Doctor Who’s Peter Capaldi had a VERY nerdy complaint about the return of the Mondasian Cybermen

Proving he’s a true Doctor Who fan once and for all

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We all know pretty well by now that Peter Capaldi is a massive Doctor Who fan, with the current Time Lord known for his membership of fan clubs, love of obscure classic series trivia and habit of writing letters to Radio Times about the sci-fi series decades before he was ever cast in it.

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So when one of his favourite foes from the 1960s, the original design for the cyborg Cybermen known as the Mondasian Cybermen, was brought back for the two-part finale of the latest series, you’d expect Capaldi to be thrilled.

Instead, however, the actor apparently had a very nerdy complaint related to design differences in the new Mondasian Cybermen when compared to their 1960s counterparts, obsessively nitpicking in a manner that only further confirms his Whovian credentials.

“Steven and Peter both feel strongly about how they remember these things,” Rachel Talalay, who directed the two-part finale featuring the Cybermen, explained to the This Week in Time Travel podcast. “So they were both involved and had thoughts.

“Peter called me after the first Mondasian incident and said, ‘Why is it they have gloves on their hands, when one of the great things about them was that they had bare hands?’”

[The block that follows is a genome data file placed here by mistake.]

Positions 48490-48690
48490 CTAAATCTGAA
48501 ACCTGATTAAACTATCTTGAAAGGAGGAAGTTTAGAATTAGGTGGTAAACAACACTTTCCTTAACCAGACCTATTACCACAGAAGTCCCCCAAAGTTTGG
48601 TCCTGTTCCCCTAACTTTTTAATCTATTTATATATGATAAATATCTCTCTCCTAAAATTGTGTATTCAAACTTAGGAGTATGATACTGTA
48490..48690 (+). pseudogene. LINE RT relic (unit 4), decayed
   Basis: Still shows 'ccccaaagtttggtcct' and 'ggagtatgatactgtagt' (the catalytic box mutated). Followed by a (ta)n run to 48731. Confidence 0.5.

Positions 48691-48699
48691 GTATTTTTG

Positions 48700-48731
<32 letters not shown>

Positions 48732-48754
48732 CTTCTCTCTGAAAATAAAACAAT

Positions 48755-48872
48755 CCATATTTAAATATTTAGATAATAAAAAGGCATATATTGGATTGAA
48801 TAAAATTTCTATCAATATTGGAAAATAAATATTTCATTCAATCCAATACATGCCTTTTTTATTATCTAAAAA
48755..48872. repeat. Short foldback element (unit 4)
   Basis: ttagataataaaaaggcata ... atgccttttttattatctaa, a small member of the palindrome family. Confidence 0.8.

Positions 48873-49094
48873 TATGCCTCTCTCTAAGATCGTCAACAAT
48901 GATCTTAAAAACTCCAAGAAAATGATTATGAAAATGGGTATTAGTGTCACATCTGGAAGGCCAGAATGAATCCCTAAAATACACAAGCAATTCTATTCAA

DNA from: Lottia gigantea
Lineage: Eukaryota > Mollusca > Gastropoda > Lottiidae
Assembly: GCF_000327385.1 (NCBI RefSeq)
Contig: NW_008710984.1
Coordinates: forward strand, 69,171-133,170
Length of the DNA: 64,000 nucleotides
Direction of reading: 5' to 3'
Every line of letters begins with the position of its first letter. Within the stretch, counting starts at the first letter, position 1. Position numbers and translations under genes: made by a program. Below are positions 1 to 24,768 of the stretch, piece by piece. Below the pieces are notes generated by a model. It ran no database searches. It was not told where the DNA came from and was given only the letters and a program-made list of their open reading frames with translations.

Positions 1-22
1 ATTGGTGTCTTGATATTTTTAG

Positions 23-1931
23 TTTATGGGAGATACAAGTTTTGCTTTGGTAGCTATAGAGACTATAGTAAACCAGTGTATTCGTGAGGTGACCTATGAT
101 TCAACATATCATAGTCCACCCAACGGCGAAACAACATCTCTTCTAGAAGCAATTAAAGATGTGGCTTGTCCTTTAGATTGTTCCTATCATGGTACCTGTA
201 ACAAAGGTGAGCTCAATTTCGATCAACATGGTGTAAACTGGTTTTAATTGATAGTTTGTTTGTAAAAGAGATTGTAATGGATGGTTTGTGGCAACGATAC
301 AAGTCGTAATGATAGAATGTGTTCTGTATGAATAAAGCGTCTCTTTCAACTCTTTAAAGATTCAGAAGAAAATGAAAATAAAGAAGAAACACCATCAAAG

And if you look closely at photos of the two types of Cybermen, you can just about see he’s right – the original Mondasian Cybermen do indeed have some very human hands when compared to the surgical gloves of the new versions.

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But as Talalay went on to explain, there was actually a very good reason for the change – and apparently, it all comes down to the fact that they had to turn companion Bill (aka Pearl Mackie) into a Cyberman for a large portion of the two-part episode.

“I explained that the Pearl Mondasian, we would have an issue with skin colour,” Talalay recalled.

“And therefore that given in the [original series] black-and-white version you couldn’t really tell if they had skintone gloves, it seemed like we could get a scarier feel and something more artificial by putting the gloves on them.

“But it was partially an issue because of skintone,” she concluded.

Talalay, who also revealed in the interview that they had to change the look of the partially converted “patient” Cybermen at the last minute due to their chest units looking like breasts, went on to discuss her interest in reviving parts of the classic series, which required some re-watching due to her lack of familiarity with the classic series.

“I didn’t live in the UK!” she said. “I was aware of it and we were there in the UK a couple of times. When I was 14, 15 and 16 we lived in the UK and I had a Tom Baker period. But I wasn’t weaned on it.

“So a lot of the passion of it has been to go back and actually learn the things [Capaldi and series showrunner Steven Moffat] grew up with. Because I had Star Trek growing up in America.”

Clearly, based on the triumph of World Enough and Time and the Doctor Falls, Talalay’s homework was time well spent.

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Doctor Who returns to BBC1 this Christmas